We’re just about tolerated: Pakistani American gay activist

April 14th, 2008 - 10:52 am ICT by admin  

By Ashok Easwaran
Chicago, April 14 (IANS) Being an openly gay Muslim is not easy, says Pakistani American poet and activist Ifti Nasim who is now the subject of a BBC documentary. Ever an iconoclast, Chicago-based Nasim has on several occasions outraged the Muslim community through his poetry and columns. Accolades have been a little late in coming to him, but Nasim expressed his pleasure at the latest honour - the BBC film.

“Success makes the world accept you on your own terms,” said Nasim. But being an openly gay person in the conservative Muslim community has not been easy. “They never totally accept you,” the 50 plus Nasim told IANS, “they just about tolerate you.”

In 1996, Nasim was inducted into Chicago’s Gay and Lesbian Hall of Fame. His works are recommended reading at Santa Clara University in California and at Truman College, Chicago.

His Urdu poetry has won him the grudging respect of the Pakistani literary establishment. He has also recited his poems at the festival in India to honour the late poet and lyricist Sahir Ludhianvi.

Nasim talks about his childhood in Pakistan and the discovery that he was gay.

“I had the middle son syndrome,” he said, “as one of a large family, I was the invisible child.” Naturally enough, loneliness was an early and constant companion.

“When I was 14, as a child whom no one loved, I sought other avenues to fulfil my desires. I ended up having a crush on my teachers. None of them gave me a second look. So I created this phantom lover to have secret trysts with,” said Nasim.

Seeking to escape from an arranged marriage, Nasim came to the United States when he was 21. “I read an article in Life magazine, which said that the US was the place for gays to be in,” he said. “Moreover, I was also seeking an escape from the mullahs in Pakistan.”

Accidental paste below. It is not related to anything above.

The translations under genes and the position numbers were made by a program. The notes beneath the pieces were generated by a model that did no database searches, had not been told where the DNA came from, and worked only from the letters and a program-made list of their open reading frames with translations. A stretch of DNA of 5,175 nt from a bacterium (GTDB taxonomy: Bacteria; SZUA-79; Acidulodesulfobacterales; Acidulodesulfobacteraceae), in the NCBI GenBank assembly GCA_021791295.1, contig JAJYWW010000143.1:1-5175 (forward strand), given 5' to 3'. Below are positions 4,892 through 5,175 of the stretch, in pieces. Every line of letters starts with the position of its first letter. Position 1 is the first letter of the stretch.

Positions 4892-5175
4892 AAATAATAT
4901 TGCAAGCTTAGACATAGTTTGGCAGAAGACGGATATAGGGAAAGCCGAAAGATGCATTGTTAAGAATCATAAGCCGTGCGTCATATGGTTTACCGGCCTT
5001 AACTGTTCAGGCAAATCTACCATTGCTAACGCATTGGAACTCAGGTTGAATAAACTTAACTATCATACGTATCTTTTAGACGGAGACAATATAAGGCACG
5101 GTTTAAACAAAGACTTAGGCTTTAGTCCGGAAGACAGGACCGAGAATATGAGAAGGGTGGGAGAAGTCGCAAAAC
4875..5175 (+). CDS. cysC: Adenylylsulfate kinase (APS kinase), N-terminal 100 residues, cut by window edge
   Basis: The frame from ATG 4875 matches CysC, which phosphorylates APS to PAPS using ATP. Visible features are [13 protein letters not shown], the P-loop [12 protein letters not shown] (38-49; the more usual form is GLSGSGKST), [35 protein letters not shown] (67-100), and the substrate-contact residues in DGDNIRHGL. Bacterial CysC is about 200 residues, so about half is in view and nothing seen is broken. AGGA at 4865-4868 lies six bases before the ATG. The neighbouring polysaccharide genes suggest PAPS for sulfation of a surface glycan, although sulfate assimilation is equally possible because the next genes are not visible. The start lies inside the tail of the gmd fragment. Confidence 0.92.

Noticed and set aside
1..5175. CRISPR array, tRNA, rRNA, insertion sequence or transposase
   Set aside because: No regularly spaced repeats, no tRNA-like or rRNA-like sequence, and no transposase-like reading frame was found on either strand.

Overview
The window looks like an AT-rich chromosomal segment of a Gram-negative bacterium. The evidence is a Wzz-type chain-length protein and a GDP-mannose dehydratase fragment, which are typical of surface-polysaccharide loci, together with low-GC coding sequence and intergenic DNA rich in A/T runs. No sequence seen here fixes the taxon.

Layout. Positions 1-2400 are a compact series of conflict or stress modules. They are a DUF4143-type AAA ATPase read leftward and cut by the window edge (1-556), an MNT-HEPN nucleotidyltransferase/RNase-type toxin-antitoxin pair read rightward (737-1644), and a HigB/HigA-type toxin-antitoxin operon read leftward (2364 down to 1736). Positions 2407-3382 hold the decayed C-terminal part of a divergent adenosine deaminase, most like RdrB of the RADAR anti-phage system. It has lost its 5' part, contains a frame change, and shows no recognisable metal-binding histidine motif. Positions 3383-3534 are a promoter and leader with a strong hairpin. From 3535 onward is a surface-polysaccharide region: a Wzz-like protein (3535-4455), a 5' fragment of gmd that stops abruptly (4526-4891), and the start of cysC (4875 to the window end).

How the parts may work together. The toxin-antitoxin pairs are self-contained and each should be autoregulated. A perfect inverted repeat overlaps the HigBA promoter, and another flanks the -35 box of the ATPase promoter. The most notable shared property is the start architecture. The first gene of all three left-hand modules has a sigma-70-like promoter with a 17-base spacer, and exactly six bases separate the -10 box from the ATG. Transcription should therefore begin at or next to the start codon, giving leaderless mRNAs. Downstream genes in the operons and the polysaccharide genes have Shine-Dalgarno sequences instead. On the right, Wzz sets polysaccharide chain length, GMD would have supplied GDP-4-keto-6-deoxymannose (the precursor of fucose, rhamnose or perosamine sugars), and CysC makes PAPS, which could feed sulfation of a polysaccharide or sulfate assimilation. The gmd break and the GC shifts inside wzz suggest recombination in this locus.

Nasim has no qualms about making statements which outrage fellow Pakistanis. “Their initial attitude towards me was of total rejection. But after 9/11, when I got increasingly involved in activism on behalf of the community, they have come to a grudging acceptance,” he said.

The sceptics include his family members. “I respect his views,” says his brother-in-law good-humouredly. “He has earned the respect he has today. But I wish he was a little more modest (about being gay).”

Nasim, who had already established himself as an Urdu poet of some repute, shot into fame with the book “Narman” (Persian for half man, half woman).

The manner in which Nasim’s verse was published in Pakistan underscores its controversial nature: Because Nasim’s publisher knew that there might be “trouble” having the manuscript typeset, the publisher stood over the printer’s shoulder as the text was entered into the computer.

The real nature of the manuscript was not evident to the printer until the books were printed. When the printer realized that the books dealt with gay-related themes, he screamed: “Take these unholy and dirty books away from me, or I’ll set them on fire!”

Because of the controversy, the work is being sold underground. It has generated a surreptitious market.

For long, Nasim was a star salesman for a Mercedes dealer in Chicago and drove a trademark gold Mercedes. He has since quit the job to devote himself full time to writing.

“The money was good,” he said, “but each day I found my soul dying a little.”

Besides being a columnist, Nasim is the host of Radio Sargam, which gives him an opportunity to indulge in his love of music. “I love old songs” he says, “they are my lullabies.” Kishore Kumar, Noor Jahan and Nusrat Fateh Ali Khan are among his favourites.

Music, says Nasim, should build bridges and through his programme he attempts to build one between the Indian and Pakistani community.

Nasim has taken up the cause of gays, irrespective of their religion or national origin. “If you are a Muslim and a gay, you are a minority within a minority,” he said.

Nasim said that he was totally against marriage for gays. “Why should gays get married anyway?” he said, tongue firmly in cheek. “They have seen enough suffering without it.”

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